Conscription remains a topic of vociferous, public debate across Europe with many countries making a strategic decision to implement halfway measures to set civil society on a greater war footing.

The latest country to do this is Finland, where the Ministry of Defence (MoD) has requested dialogue on amendments to the existing Conscription Act concerning continued support in bolstering its border security.

According to a new proposal, the Act would allow reservists placed in border troop units to be ordered to training faster than the currently set three months. Thus, the proposal concerns only a small proportion of reservists, specifically those positioned as border troops.

Currently, those liable for military service can only be ordered, through an accelerated procedure, to reservist training that aims to raise military readiness.

The new grounds for reservist training would be intended for situations where border security has been seriously compromised. Such situations could include, for example, rapidly developing disturbances in border security due to hybrid threats in the form of large-scale instrumentalised migration or a situation requiring intensified border control because of a major accident or pandemic.

Finland’s conscription model

Finland currently has a conscription model in which every male Finnish citizen aged 18-60 is liable to military service, and women can apply on a voluntary basis.

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After completing military service, they are mustered out into the Finnish Defence Forces’ reserve.

Conscripts trained for rank-and-file duties serve for 165 days; those trained for rank-and-file duties requiring special skills and those completing unarmed service serve for 255 days; while conscripts trained to be officers, non-commissioned officers or for the most demanding special duties in the rank-and-file serve for 347 days. Non-military service lasts 347 days.

European conscription and halfway measures

Military readiness is beginning to touch civil society more than ever before following Russia’s aggressive full-scale invasion of Ukraine, which began more than two years ago.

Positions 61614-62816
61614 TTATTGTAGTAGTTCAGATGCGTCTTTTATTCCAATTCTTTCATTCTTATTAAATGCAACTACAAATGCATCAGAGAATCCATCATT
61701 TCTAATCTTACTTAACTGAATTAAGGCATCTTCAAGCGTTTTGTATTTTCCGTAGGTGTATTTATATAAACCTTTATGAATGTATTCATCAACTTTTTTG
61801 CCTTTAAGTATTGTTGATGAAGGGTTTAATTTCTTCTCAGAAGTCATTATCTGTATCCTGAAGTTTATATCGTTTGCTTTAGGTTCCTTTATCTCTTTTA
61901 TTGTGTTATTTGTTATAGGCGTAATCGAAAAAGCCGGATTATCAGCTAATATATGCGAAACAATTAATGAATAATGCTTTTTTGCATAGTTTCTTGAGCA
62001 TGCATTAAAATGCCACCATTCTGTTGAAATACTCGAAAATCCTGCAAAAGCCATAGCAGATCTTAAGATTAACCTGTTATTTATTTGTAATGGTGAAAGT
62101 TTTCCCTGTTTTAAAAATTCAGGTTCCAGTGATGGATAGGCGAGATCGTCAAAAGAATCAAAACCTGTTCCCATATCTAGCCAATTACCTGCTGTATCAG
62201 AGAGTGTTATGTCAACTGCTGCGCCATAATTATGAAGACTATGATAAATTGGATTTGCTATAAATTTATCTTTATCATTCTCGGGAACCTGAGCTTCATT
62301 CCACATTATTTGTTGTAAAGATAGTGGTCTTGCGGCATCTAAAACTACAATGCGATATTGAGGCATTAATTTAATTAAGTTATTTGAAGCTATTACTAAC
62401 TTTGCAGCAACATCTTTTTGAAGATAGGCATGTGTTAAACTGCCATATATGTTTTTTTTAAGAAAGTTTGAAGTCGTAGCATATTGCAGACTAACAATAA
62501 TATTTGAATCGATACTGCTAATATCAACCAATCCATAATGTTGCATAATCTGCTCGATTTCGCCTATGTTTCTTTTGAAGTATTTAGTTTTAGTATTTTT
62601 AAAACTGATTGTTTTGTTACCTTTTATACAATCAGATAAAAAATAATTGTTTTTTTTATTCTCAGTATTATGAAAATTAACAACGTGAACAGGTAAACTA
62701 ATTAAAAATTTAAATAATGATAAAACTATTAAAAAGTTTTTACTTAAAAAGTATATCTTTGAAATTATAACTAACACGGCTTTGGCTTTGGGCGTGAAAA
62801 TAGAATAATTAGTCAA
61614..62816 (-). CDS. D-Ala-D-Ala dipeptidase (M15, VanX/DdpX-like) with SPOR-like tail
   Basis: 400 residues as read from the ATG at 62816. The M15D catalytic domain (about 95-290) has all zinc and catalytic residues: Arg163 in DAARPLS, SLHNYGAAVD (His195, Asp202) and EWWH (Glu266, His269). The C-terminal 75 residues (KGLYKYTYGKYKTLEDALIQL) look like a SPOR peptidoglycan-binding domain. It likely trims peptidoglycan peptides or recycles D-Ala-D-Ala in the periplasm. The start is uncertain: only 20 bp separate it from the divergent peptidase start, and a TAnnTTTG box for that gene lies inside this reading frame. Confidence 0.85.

Nations with a more profound threat perception due to their proximity to Russia are, quite naturally, more prone to discussing and implementing measures to levy troops.

Finland shares an 830-mile border with Russia that it has a duty to maintain – even more so as a new member of Nato situated on the alliance’s eastern flank. Operating under the Ministry of the Interior, the Finnish Border Guard consists merely of 1,700 personnel, and that includes the Coast Guard.

Other countries on in the same region such as Lithuania have conscription too, for which the Baltic nation hopes to implement new legislation that will expand its current number from its stagnant level of 3,500 conscripts.

Other countries further away in Western Europe such as the UK are under less pressure in this regard. Britain ended conscription in 1960-3 and has had no obligatory service since then. However, stirred by Russian aggression, the Chief of the General Staff, General Sir Patrick Sanders, announced earlier this year that the UK has transitioned from a post-war society to a state of pre-war.

While this had been widely mistaken for a call to implement conscription, the picture Sanders painted had in fact raised a point about mobilising civil society in some ways that are currently undefined. This may come to look like the measures we see elsewhere on the Continent. For example, the Netherlands, Germany and Poland agreed to establish a military corridor across their respective territories. Their focus is primarily on the transport of troops, material and supplies from the deep-sea ports on the North Sea to the particularly exposed Nato eastern flank.